- Know What’s Exposed: By the time an attacker is on your devices and thinking of holding you for ransom, it’s already too late. Ransomware attacks are painful and get a lot of attention but are simply the latest symptom in a deeper problem with security programs today — the inability to assess and proactively reduce risk. Based on initial reports, Colonial was able to proactively halt operations to prevent further damage but not without disrupting operations. If you want to prevent disruption from ransomware attacks, like the one against Colonial Pipeline, you have to cut them off at the source by hardening your external attack surface and curbing phishing.
- Harden Your Top Targets First: Know where attackers are most likely to strike first. Organizations often have tens of thousands of exposed assets on the internet, the key is to find the ones hackers will target first. Gartner suggests investing in an external ASM platform that specializes in providing the “attacker’s perspective,” like Randori. This will provide you with an external perspective of your business using the same advanced techniques threat actors use to identify your most tempting ransomware targets — helping you zero in on your greatest risks quickly.
- Test Your MDR and IR Capabilities: Your attack surface is always changing and ultimately a hacker will gain access. When this happens you need to know if your security program can contain the threat. Traditional penetration tests and newer breach and attack simulation (BAS) solutions focus on configuration testing and control validation. These solutions can be helpful at ensuring systems are set up as expected, but they provide little insight into your team’s ability to defend against threats in a real-world scenario. For those without an internal red team, invest in continuous and automated red teaming platforms, like Randori and enable your team to quickly test your defenses in an ongoing and authentic manner. Platforms like these enable you to build a scorecard of your managed detection and response (MDR) and incident response (IR) effectiveness that can be used to build the case for further investment or assess the effectiveness of previous investments and create valuable opportunities for your team to gain experience before a real incident occurs.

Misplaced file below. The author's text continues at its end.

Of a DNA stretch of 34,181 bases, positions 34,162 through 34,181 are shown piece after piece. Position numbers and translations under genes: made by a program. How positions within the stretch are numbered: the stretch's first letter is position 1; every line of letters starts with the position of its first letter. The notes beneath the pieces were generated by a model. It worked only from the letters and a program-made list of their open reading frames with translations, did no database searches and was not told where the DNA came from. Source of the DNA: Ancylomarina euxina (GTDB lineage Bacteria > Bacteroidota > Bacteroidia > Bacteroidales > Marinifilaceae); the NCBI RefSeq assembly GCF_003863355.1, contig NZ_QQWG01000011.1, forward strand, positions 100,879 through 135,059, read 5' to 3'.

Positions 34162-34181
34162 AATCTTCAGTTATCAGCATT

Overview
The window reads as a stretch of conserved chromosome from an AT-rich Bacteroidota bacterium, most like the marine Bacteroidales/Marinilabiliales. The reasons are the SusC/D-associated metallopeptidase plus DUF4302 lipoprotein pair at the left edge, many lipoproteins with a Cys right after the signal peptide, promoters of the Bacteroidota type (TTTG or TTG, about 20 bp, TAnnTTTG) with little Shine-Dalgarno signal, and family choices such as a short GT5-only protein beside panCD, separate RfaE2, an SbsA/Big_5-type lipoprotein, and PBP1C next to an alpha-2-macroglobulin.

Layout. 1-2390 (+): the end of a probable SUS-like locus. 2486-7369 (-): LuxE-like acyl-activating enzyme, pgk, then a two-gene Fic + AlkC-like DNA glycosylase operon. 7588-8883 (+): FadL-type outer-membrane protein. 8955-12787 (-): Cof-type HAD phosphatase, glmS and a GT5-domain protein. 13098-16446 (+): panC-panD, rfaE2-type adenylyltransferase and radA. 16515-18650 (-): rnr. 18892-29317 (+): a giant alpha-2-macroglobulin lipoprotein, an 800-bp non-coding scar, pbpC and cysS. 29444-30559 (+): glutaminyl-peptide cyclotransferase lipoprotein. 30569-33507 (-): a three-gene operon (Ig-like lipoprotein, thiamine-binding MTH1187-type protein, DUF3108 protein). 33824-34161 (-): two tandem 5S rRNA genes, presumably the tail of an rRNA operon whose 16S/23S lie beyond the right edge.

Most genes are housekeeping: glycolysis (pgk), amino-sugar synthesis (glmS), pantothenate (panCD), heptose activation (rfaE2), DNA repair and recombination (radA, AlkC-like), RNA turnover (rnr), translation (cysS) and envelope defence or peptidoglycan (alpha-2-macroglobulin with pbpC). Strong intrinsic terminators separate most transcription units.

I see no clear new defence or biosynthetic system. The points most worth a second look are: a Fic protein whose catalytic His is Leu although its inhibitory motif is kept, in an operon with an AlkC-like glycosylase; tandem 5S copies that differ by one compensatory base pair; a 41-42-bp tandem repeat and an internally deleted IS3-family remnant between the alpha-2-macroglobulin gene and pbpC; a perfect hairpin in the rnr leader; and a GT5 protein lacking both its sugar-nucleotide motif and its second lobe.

- Slow It Down — Create Redundancies and Backups: Build in layers of defenses and controls to act as redundancies. Create a lot of hoops — a lot of individual failures — for an attacker to jump through to successfully pull off an attack. This includes having a backup, but be sure to not use your normal admin credentials to encrypt your backups, and make sure your admin accounts can’t delete or modify backups once they’ve been created. Your backup target should not be part of your domain.
Randori partnered with Market Cube, a third-party research company, to survey more than 400 security decision-makers nationwide to understand how the COVID-19 pandemic affected their security operations. Market Cube surveyed respondents in February 2021.
RANDORI: YOUR FIRST LINE OF DEFENSE AGAINST RANSOMWARE
The Randori Platform was designed to think and act like the hacking groups executing ransomware attacks. Our attack platform identifies the targets hackers will attack first, exposing where and how attackers will strike your environment. Sign up now to get your free hacker assessment.
With this free assessment you will gain:
- Instant visibility to your most exposed assets
- A hacker’s assessment of where they’d strike first
- Actionable insight to reduce your ransomware risk today